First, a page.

STATEMENT BY H.E. Mahmoud Saikal
Ambassador, Permanent Representative of the Islamic Republic of Afghanistan to the United Nations
Security Council Debate on the Trafficking of Persons in Conflict
(check against delivery)
20 December 2016
I would like to thank the Spanish Presidency for convening today’s debate on a topic of crucial importance, which demands the urgent attention of the international community. We thank Secretary General Ban Ki-moon and other presenters for their comprehensive briefings. We are also moved by the statements of civilian activists Ms. Ameena Saeed Hasan and Goodwill Ambassador Ms. Nadia Morad Basee Taha.
Human trafficking constitutes a grave violation of international law, including international humanitarian law. It violates the fundamental values and principles we hold dear, like justice, equality, and human rights for all.
Over the past several years, the world has seen human trafficking continue unabated in different parts of the world, especially in countries stricken by conflict and facing violent extremism. This has many causes: to generate illegal profits in the criminal economy; to enlist people in illegal armed groups; to impose forced labor and slavery upon the innocent; and to have them carry out terrorist attacks in different parts of the world.
Human trafficking is particularly prevalent in countries stricken by conflict and strife, especially those who continue to suffer at the hands of terrorists and extremists. We have witnessed a continuing trend where many terrorist and extremist groups, such as the Taliban, ISIL or Daesh and Al-Qaeda, among others, increasingly resort to human trafficking to advance their evil agenda. In Africa, the Middle East, and South Asia, extremist groups have abducted men, women, and children as a means to finance and conduct their criminal activities. In many cases, women and girls in particular, have been put for sale to mobilize financial resources and fund military operations. Such despicable activities represent the most evil of human actions.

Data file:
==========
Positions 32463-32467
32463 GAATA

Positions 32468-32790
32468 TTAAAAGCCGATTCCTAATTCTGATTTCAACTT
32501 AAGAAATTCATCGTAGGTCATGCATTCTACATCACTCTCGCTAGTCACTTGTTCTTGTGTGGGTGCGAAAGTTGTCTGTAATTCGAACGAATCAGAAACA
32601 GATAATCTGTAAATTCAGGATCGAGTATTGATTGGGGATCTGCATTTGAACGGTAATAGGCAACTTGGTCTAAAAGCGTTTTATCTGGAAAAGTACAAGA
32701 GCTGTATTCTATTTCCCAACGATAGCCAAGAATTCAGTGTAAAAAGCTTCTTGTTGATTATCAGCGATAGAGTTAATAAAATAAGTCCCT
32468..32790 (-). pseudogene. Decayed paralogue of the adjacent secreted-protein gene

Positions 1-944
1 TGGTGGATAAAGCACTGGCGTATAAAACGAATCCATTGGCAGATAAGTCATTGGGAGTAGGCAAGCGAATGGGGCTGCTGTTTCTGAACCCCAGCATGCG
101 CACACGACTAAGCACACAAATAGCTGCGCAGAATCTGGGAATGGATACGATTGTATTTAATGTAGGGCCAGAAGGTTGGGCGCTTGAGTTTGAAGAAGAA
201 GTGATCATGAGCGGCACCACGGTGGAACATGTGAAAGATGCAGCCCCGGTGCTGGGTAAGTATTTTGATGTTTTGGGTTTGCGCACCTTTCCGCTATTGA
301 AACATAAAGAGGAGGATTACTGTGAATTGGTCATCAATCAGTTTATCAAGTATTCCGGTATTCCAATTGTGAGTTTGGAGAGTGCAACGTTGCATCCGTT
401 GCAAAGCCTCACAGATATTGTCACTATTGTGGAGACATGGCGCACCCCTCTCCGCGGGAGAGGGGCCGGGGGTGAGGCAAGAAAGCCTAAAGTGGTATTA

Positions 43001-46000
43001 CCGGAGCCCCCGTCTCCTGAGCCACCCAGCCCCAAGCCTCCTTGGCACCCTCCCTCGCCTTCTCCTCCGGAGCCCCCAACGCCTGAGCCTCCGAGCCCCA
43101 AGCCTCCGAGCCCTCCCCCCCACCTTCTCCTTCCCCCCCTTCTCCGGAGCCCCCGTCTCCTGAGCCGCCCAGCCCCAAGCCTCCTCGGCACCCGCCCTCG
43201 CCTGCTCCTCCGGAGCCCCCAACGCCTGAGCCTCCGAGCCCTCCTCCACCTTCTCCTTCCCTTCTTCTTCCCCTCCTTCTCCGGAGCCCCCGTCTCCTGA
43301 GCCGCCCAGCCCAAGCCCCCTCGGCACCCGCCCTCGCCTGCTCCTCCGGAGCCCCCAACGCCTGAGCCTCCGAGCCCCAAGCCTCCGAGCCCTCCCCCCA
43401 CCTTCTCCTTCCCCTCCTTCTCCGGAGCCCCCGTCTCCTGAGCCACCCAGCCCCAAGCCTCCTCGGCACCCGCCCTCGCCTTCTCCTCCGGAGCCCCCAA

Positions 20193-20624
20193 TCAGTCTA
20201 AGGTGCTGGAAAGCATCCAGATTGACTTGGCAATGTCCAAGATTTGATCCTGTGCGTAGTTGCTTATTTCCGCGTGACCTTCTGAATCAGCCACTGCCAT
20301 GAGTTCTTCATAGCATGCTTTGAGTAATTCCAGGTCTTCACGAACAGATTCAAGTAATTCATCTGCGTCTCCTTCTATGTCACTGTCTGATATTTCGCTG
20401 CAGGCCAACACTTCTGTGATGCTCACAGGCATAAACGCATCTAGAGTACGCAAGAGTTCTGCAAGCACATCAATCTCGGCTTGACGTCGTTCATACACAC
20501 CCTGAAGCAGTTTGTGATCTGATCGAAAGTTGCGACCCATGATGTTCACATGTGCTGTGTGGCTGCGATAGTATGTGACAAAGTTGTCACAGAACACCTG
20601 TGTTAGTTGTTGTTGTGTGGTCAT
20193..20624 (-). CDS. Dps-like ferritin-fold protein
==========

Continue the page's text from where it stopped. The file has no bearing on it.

The inextricable link between human trafficking and terrorism remains a serious source of concern, demanding urgent attention of the international community. We believe that addressing some of the underlying factors driving violent extremism should not be separate from ending the problem of human trafficking. In various conflict situations, especially in our region, a multitude of terrorist and extremist groups, including the Taliban, Al-Qaeda and the Haqqani network still enjoy sanctuary, safe havens, alongside material and financial support that have reinforced their operational capability to continue their reign of terror against innocent people.
One of the best ways to address human trafficking is to prevent conflict from arising in the first place and resolving those wherever they occur. In doing so, we will avoid the enabling environment that fuels the problem of human trafficking.